Targets & Progress
The Hampton-Alexander Review set a target of 33% representation of women on FTSE 350 Boards and in Executive Committee and Direct Reports by the end of 2020. The Review captures over 23,000 leadership roles in 350 of Britain’s largest companies making the UK’s voluntary approach to improving women’s representation at the top table, arguably the biggest and most ambitious of any country.
What are the Hampton-Alexander Review FTSE 350 targets?
Women On Boards Progress To Date (as at February 2020)
FTSE 100 Women on Boards Progress To Date – February 2020
FTSE 250 Women on Boards Progress To Date – November 2019
The representation of women on FTSE 250 boards has increased to just below 30% this year with the biggest increase yet. 111 boards are at 33% or above 33% compared to 66 last year.
If the progress seen in 2019 continues, with an increase in the appointment rate to around 45%, i.e. half of all available appointments on FTSE 250 boards during the current year go to a woman, then the target should also be within reach for the FTSE 250 by the end of 2020.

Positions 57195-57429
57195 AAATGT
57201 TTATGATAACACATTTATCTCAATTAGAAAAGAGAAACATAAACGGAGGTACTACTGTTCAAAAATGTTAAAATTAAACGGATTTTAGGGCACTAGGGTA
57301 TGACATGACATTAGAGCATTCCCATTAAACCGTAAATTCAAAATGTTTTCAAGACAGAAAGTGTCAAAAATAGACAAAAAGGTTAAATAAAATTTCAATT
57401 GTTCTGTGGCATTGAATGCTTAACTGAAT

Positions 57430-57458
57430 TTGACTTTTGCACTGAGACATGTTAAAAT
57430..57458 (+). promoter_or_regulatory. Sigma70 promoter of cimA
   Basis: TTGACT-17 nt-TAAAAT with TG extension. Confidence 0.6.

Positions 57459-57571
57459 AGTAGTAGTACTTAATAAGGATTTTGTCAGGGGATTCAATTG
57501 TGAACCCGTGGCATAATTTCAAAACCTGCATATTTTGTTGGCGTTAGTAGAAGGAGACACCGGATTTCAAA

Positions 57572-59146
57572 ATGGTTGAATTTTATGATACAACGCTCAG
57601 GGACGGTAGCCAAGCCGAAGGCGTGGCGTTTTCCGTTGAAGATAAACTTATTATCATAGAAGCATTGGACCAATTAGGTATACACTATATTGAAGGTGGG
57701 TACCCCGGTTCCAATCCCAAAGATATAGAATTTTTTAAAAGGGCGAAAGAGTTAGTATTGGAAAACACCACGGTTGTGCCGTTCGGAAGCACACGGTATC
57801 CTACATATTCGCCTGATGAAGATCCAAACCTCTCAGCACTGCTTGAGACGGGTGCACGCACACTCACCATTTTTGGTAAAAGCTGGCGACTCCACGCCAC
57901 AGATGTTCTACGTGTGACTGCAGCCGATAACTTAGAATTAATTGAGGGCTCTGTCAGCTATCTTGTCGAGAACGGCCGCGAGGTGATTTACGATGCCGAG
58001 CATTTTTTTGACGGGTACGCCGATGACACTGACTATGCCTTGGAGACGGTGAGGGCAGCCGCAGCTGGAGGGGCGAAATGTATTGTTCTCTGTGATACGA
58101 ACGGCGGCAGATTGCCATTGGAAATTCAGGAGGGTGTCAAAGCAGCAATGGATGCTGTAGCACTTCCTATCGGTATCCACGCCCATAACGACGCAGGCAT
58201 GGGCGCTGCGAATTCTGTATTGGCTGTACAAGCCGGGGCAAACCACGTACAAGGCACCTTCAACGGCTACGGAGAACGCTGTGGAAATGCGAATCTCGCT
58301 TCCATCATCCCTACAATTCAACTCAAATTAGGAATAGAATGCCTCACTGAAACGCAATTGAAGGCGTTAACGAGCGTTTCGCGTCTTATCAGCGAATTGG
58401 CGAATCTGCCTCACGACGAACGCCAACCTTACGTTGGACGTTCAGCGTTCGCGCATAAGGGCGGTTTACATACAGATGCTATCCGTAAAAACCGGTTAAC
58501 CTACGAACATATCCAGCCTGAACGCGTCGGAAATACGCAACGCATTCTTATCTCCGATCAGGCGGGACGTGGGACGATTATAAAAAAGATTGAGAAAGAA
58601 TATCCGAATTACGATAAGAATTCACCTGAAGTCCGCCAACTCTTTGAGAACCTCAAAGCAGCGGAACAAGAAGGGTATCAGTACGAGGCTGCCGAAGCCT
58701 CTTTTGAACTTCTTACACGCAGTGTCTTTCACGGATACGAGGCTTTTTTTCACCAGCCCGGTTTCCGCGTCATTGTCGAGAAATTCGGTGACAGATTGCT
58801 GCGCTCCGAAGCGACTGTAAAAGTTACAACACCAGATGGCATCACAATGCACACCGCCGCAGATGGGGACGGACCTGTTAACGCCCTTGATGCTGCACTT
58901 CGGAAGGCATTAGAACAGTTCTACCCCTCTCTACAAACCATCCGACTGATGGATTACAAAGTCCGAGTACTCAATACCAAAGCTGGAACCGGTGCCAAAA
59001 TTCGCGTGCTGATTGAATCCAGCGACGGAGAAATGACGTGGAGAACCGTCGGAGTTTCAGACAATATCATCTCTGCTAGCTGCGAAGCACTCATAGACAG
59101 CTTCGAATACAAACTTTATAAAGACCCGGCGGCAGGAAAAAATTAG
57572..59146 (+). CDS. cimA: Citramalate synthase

Executive Committee and Direct Reports Progress (as at 30 June 2019)
FTSE 100 Executive Committee
FTSE 100 Direct Reports
FTSE 100 Combined Executive Committee & Direct Reports
FTSE 250 Executive Committee
FTSE 250 Direct Reports
FTSE 250 Combined Executive Committee & Direct Reports
FTSE 100 Women in Senior Leadership Progress To June 2019
The representation of women on the Combined Executive Committee and Direct Reports has risen from 27% to 28.6% with slightly better progress on the Executive Committee than the Direct Reports, on a stand-alone basis.
In 2019 there has been reasonable progress overall, however four years on too few women are being appointed into senior leadership roles in the FTSE 100, with around two thirds of all available roles still going to men. As a result many companies remain well adrift from the 33% target.
FTSE 250 Women in Senior Leadership Progress To June 2019
The representation of women on the Combined Executive Committee and Direct Reports has increased in the year to 27.9% from 24.9% in 2018 and minimal progress in 2017.
In 2019 there has been good progress overall with a 3% jump in the year of women in FTSE 250 senior leadership roles. However four years on there are still too few women being appointed – and similar to the FTSE 100 – around two thirds of all available roles are still going to men. Very fast work is needed next year to reach the 33% target.